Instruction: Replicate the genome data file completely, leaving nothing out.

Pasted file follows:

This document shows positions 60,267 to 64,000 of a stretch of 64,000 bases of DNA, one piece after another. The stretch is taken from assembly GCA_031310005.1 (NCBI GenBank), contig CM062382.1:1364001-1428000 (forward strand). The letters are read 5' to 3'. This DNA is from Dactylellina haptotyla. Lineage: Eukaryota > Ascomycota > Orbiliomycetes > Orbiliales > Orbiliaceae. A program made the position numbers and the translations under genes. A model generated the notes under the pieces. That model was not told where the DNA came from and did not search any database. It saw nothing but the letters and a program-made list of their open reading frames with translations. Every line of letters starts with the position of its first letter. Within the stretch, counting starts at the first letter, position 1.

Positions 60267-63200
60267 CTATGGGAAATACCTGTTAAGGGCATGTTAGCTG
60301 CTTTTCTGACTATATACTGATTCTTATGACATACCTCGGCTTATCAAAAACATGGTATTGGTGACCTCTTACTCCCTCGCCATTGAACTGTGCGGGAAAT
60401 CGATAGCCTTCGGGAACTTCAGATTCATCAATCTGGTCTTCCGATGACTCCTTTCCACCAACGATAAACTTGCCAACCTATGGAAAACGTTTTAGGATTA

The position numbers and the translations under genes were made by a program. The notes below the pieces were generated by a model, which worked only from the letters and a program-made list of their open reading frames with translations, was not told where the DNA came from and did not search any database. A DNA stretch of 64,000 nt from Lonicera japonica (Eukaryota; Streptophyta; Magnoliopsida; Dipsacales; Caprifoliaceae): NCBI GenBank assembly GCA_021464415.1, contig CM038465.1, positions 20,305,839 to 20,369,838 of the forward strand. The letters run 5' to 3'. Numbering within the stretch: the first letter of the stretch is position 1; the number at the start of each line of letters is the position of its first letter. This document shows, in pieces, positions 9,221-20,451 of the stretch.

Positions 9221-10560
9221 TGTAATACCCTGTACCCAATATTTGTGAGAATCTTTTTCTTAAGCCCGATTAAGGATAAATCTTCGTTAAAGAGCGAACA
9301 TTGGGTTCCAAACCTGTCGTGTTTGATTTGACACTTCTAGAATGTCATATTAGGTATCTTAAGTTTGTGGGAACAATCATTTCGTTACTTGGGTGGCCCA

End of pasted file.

This document shows positions 60,267 to 64,000 of a stretch of 64,000 bases of DNA, one piece after another. The stretch is taken from assembly GCA_031310005.1 (NCBI GenBank), contig CM062382.1:1364001-1428000 (forward strand). The letters are read 5' to 3'. This DNA is from Dactylellina haptotyla. Lineage: Eukaryota > Ascomycota > Orbiliomycetes > Orbiliales > Orbiliaceae. A program made the position numbers and the translations under genes. A model generated the notes under the pieces. That model was not told where the DNA came from and did not search any database. It saw nothing but the letters and a program-made list of their open reading frames with translations. Every line of letters starts with the position of its first letter. Within the stretch, counting starts at the first letter, position 1.

Positions 60267-63200
60267 CTATGGGAAATACCTGTTAAGGGCATGTTAGCTG
60301 CTTTTCTGACTATATACTGATTCTTATGACATACCTCGGCTTATCAAAAACATGGTATTGGTGACCTCTTACTCCCTCGCCATTGAACTGTGCGGGAAAT
60401 CGATAGCCTTCGGGAACTTCAGATTCATCAATCTGGTCTTCCGATGACTCCTTTCCACCAACGATAAACTTGCCAACCTATGGAAAACGTTTTAGGATTA

The position numbers and the translations under genes were made by a program. The notes below the pieces were generated by a model, which worked only from the letters and a program-made list of their open reading frames with translations, was not told where the DNA came from and did not search any database. A DNA stretch of 64,000 nt from Lonicera japonica (Eukaryota; Streptophyta; Magnoliopsida; Dipsacales; Caprifoliaceae): NCBI GenBank assembly GCA_021464415.1, contig CM038465.1, positions 20,305,839 to 20,369,838 of the forward strand. The letters run 5' to 3'. Numbering within the stretch: the first letter of the stretch is position 1; the number at the start of each line of letters is the position of its first letter. This document shows, in pieces, positions 9,221-20,451 of the stretch.

Positions 9221-10560
9221 TGTAATACCCTGTACCCAATATTTGTGAGAATCTTTTTCTTAAGCCCGATTAAGGATAAATCTTCGTTAAAGAGCGAACA
9301 TTGGGTTCCAAACCTGTCGTGTTTGATTTGACACTTCTAGAATGTCATATTAGGTATCTTAAGTTTGTGGGAACAATCATTTCGTTACTTGGGTGGCCCA